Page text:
Master Funakoshi is widely recognized as the creator of Shotokan and "father of modern karate".
Following in the teachings of Anko Itosu, he was one of the Okinawan karate masters who introduced karate to the Japanese mainland in 1921.
In 1922 the Japanese Ministry of Education invited him to Tokyo to give a karate demonstration.
Keio University became the first Japanese university to open a dojo; by 1932, all Japanese universities had dojo.
He is credited with promoting the development of the university karate clubs (including those at Keio, Waseda, Hitotsubashi (Shodai), Takushoku, Chuo, Gakushuin, and Hosei) and popularizing karate through a series of public demonstrations.

(November 10, 1868 – April 26, 1957)

Early Life

Gichin Funakoshi was born in Shuri, Okinawa in the year of the Meiji Restoration around 1868 to ethnic Okinawan parents and originally had the family name Tominakoshi.
After entering primary school he became close friends with the son of Ankō Asato, a karate and kendo master who would soon become his first karate teacher.
Stiff opposition of Funakoshi's family to the abolition of the Japanese "topknot" meant he would be ineligible to pursue his goal of attending medical school.
Being trained in both classical Chinese and Japanese philosophies and teachings, Funakoshi became an assistant teacher in Okinawa.
During this time, his relations with the Asato family grew and he began nightly travels to the Asato family residence to receive karate instruction from Ankō Asato.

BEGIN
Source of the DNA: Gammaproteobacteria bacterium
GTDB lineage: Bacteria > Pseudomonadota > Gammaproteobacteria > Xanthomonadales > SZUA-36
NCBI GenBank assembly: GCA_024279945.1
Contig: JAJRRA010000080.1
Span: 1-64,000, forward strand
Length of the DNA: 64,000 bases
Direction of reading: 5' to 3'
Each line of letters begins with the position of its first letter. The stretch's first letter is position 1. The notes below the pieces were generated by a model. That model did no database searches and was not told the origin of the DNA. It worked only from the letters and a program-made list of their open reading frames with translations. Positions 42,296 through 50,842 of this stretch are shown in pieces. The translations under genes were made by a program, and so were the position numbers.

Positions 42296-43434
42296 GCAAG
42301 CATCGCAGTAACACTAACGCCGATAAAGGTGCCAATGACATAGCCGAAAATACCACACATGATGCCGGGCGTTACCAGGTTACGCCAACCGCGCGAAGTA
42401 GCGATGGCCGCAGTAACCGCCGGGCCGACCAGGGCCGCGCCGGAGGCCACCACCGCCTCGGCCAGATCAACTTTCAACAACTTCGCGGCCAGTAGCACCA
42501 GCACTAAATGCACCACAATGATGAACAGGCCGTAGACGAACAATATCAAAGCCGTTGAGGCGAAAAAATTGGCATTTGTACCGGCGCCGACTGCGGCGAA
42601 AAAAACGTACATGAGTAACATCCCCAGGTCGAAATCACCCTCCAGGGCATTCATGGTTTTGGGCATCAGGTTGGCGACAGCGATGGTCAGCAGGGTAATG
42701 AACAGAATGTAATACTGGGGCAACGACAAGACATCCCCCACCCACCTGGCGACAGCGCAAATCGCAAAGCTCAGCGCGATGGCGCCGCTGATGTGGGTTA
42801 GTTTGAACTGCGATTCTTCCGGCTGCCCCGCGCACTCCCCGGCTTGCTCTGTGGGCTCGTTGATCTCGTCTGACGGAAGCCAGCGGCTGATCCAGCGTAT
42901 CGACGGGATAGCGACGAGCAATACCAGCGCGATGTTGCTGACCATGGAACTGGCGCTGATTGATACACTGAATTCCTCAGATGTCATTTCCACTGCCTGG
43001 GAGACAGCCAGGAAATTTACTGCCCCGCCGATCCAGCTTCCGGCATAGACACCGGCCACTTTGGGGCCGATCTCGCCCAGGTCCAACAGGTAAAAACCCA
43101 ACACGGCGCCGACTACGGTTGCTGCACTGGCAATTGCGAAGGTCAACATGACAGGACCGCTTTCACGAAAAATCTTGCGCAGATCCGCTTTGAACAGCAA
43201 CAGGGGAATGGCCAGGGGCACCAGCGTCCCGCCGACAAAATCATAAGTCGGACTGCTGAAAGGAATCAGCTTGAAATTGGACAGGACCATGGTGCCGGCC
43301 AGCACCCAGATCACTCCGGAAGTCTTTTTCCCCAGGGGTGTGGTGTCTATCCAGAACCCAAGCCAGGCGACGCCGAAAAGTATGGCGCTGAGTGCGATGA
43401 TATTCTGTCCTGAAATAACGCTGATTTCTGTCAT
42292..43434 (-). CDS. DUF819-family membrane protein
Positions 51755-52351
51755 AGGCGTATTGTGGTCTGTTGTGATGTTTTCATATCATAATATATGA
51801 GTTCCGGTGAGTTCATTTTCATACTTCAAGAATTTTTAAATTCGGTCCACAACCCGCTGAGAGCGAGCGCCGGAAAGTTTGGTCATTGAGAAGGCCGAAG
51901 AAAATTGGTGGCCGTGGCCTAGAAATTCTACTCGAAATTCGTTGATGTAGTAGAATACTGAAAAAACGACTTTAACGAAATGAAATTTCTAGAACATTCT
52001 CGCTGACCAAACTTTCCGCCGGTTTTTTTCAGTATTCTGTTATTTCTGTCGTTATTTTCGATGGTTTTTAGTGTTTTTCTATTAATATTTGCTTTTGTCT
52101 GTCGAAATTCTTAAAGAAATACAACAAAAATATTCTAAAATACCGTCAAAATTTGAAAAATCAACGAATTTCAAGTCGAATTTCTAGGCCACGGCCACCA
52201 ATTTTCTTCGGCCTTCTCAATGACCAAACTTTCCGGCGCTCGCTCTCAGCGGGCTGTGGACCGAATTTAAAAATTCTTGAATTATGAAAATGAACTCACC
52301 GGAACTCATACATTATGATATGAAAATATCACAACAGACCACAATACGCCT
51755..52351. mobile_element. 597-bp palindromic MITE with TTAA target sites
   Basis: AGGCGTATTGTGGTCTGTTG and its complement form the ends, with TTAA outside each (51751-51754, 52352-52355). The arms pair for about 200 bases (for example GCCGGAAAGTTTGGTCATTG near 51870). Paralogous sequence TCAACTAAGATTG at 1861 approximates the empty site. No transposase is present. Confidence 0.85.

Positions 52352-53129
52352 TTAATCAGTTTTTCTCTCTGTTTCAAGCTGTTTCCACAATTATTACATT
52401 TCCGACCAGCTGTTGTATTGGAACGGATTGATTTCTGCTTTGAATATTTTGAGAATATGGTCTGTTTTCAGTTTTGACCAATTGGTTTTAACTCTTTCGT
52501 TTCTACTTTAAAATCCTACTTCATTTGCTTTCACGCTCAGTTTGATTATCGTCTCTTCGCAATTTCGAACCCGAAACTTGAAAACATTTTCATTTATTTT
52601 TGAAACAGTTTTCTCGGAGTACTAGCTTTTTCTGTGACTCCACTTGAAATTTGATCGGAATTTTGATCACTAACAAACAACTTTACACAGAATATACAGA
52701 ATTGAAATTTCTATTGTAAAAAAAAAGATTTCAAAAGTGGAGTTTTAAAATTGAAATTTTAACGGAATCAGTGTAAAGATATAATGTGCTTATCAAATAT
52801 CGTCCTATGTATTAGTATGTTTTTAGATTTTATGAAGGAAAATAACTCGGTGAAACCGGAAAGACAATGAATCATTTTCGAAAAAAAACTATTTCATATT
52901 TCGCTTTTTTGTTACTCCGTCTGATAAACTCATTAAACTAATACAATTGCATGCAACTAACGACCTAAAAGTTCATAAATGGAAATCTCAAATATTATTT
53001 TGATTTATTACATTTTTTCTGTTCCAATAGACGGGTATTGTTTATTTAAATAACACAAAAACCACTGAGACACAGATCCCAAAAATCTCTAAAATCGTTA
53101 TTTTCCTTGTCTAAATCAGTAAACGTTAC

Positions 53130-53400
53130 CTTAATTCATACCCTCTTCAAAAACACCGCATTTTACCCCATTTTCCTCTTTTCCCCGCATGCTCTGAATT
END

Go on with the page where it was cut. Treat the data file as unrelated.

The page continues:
In addition to being a karate master, Funakoshi was an avid poet and philosopher who would reportedly go for long walks in the forest where he would meditate and write his poetry.
By the late 1910s, Funakoshi had many students, of which a few were deemed capable of passing on their master's teachings.
Continuing his effort to garner wide-spread interest in Okinawan karate, Funakoshi ventured to mainland Japan in 1922.

The Creation of Shotokan Karate

In 1936, Funakoshi built the first Shōtōkan dojo in Tokyo.
He changed the name of karate to mean "empty hand" instead of "China hand" (as referred to in Okinawa); the two words sound the same in Japanese, but are written differently.
It was his belief that using the term for "Chinese" would mislead people into thinking karate originated with Chinese boxing. Karate had borrowed many aspects from Chinese boxing which the original creators say as being positive, as they had done with other martial arts.
In addition, Funakoshi argued in his autobiography that a philosophical evaluation of the use of "empty" seemed to fit as it implied a way which was not tethered to any other physical object.
Funakoshi's take on the use of kata was reported to have caused some recoil in Okinawa, prompting Funakoshi to remain in Tokyo indefinitely.
His extended stay eventually led to the creation of the Japan Karate Association (JKA) in 1955 with Funakoshi as the chief instructor.
Funakoshi was not supportive of all of the changes that the organization eventually made to his karate style.
He remained in Tokyo until his death in 1957.
After World War II, Funakoshi's surviving students formalized his teachings.

Legacy

Funakoshi published several books on karate including his autobiography, Karate-Do: My Way of Life.
His legacy, however, rests in a document containing his philosophies of karate training now referred to as the niju kun, or "twenty principles".
These rules are the premise of training for all Shotokan karateka and are published in a work titled The Twenty Guiding Principles of Karate.
Within this book, Funakoshi lays out 20 rules by which students of karate and urged to abide in an effort to "become better human beings" Funakoshi's Karate-Do Kyohan "The Master Text" remains his most detailed publication, containing sections on history, basics and kata and kumite.
The famous Shotokan Tiger by Hoan adorns the hardback cover.